Colin Will

Short stories (sample)

The sample short story below arose from a prompt by the Scottish Book Trust. They asked for 'Confessions and Secrets', and my story The book was published on their website.
It didn't make it through to the final printed anthology, and I couldn't really submit it elsewhere because of the 'prior publication' condition. So I've rewritten and expanded it,
and here it is. The title comes from the title of a Tom Stoppard play in which I took the lead in a production at the Church Hill Theatre in Edinburgh. My abiding memory is of trying to act
with a raging temperature and a severe chest infection. Not my finest hour on stage, not by a long chalk. But I like the title.

Enter a Free Man

Most of the time I’m calm, respectable and perhaps boringly predictable. I have a routine. I rise, shower, breakfast, defecate, walk up to the shop for my morning paper, do the crossword over a second cup of coffee. I’m retired from my day job, so I don’t have the mixed blessing of having to go to work to earn my crust. Three mornings a week I cycle to the gym to keep fit, otherwise I potter about in the garden, and if asked I help with the housework or the shopping. And I shut myself away and write. All very dull really.

But sometimes I like to be different, to change my careful routine and keep my friends and family on their toes, to remind them that I’m still an individual, that there’s another side to me. I haven’t always been the model of middle-class suburban propriety and decency that most people assume. I’ve had my moments. Sometimes I let the inner anarchy out, and I feel good doing it. What am I going to do next? What do you expect me to do? In that case I’ll do the opposite, or something else entirely. Who knows?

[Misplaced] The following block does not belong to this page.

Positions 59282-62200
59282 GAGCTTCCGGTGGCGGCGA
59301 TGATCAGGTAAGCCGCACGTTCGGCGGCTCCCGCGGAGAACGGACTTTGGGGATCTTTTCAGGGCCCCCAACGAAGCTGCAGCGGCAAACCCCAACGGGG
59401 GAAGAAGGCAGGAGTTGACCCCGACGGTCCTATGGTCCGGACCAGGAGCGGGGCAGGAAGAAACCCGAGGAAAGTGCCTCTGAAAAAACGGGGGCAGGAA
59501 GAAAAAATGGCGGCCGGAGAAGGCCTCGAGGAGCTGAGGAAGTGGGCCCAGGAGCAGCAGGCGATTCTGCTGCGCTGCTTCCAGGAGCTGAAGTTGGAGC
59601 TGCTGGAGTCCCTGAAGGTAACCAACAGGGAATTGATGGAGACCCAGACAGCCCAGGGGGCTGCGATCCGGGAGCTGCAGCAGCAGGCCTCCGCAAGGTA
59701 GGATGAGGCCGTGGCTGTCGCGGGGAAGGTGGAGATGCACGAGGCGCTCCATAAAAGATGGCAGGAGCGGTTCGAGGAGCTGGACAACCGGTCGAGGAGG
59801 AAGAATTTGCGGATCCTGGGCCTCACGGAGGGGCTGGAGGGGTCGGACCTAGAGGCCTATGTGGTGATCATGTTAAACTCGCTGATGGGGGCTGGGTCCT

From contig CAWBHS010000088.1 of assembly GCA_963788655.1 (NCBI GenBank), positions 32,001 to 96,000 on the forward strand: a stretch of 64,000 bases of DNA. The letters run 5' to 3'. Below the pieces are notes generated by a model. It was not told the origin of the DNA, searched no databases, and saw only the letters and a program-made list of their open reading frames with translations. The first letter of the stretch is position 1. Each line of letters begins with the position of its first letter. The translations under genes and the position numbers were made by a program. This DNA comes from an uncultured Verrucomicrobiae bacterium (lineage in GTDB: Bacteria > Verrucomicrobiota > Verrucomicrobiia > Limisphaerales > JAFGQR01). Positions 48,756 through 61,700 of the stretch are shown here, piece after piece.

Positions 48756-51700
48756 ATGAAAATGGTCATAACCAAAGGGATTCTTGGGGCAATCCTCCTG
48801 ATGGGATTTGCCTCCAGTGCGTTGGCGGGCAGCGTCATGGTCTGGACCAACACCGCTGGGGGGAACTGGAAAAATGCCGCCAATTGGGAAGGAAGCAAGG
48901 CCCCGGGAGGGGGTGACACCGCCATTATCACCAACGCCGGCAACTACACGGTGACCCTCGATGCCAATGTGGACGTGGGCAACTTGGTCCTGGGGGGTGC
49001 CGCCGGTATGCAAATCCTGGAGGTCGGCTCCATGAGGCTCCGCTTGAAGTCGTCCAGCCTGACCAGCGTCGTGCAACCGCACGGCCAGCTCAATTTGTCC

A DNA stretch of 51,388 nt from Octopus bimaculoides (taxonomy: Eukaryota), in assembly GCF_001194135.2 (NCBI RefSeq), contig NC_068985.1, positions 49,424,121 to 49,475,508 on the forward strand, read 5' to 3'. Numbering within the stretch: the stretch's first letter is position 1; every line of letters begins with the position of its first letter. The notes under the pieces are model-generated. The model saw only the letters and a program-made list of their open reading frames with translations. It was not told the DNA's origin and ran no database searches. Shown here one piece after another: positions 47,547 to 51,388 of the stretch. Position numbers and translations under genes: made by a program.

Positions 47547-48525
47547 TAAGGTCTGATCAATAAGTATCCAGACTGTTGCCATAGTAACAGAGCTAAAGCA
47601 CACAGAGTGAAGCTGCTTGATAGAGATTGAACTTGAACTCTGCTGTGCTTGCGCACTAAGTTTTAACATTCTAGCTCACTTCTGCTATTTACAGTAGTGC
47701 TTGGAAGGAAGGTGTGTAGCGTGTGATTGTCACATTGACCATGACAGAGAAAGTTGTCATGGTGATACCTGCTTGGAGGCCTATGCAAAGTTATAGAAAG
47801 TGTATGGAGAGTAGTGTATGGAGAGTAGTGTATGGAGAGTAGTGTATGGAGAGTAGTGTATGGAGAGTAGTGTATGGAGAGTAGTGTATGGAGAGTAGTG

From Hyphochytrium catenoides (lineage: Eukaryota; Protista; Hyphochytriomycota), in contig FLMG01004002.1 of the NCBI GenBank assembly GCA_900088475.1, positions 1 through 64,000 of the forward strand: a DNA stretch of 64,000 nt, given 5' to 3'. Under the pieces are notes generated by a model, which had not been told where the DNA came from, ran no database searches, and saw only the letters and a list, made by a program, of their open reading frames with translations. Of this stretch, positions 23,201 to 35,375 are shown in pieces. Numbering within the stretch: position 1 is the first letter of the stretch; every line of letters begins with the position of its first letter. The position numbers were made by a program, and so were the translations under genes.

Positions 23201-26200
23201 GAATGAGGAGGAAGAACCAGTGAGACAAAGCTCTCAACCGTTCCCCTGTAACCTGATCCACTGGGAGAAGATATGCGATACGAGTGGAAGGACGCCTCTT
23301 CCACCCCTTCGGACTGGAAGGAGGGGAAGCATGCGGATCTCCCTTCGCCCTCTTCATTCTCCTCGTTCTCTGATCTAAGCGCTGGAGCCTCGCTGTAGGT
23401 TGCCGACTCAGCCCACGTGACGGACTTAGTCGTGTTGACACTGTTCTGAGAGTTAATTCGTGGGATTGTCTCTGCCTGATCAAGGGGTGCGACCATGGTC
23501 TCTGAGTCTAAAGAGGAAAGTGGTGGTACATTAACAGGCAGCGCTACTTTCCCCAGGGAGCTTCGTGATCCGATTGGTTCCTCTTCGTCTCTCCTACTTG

For the past few months I’ve had an obsession with doing something so far out of my comfort zone it’s almost like it’s against my own nature. I mean I’ve spoken out in public and in private against people who do this to themselves, and now I’m thinking about doing it myself. No, I am actually determined to do it. I will do it. I just need the right moment, the right opportunity, and I’ll do it. And nobody will know, apart from me, maybe a few choice friends, and obviously the folk who see me in the gym.

I sounded out my son, after swearing him to secrecy. He thinks I’m crazy, and he’s dead set against it. He says it’s a job-stopper. I tell him I’m not looking for a job, not at my age. I didn’t tell my daughter. I wouldn’t trust her not to spill the beans to her mother, and I don’t want her to know. Not yet anyway. So what is it? Enough with the suspense already, I’m going to get a tattoo. I’ve thought a lot about the design – a small, simple, open book. It’s an aspirational thing. I like to think of myself as being a WYSIWYG person – What You See Is What You Get – but I suppose that’s as self-delusional as everything else. I’d like to be transparent now that I’ve retired, because I was a bit of a devious bastard when I was working. I wouldn’t exactly say that now sainthood beckons, but I’ve put all that nasty stuff behind me – and some of it was really nasty. I can almost hear you scoff, and you’d definitely be justified. I call myself a work in progress. I am honestly trying to be nicer to my friends and family as I get older, and open-ness is a part of that. And of course, since I’m a writer, what better than a book? An empty book – no shading. I’ve thought about where it should be too. Right arm, just below the shoulder.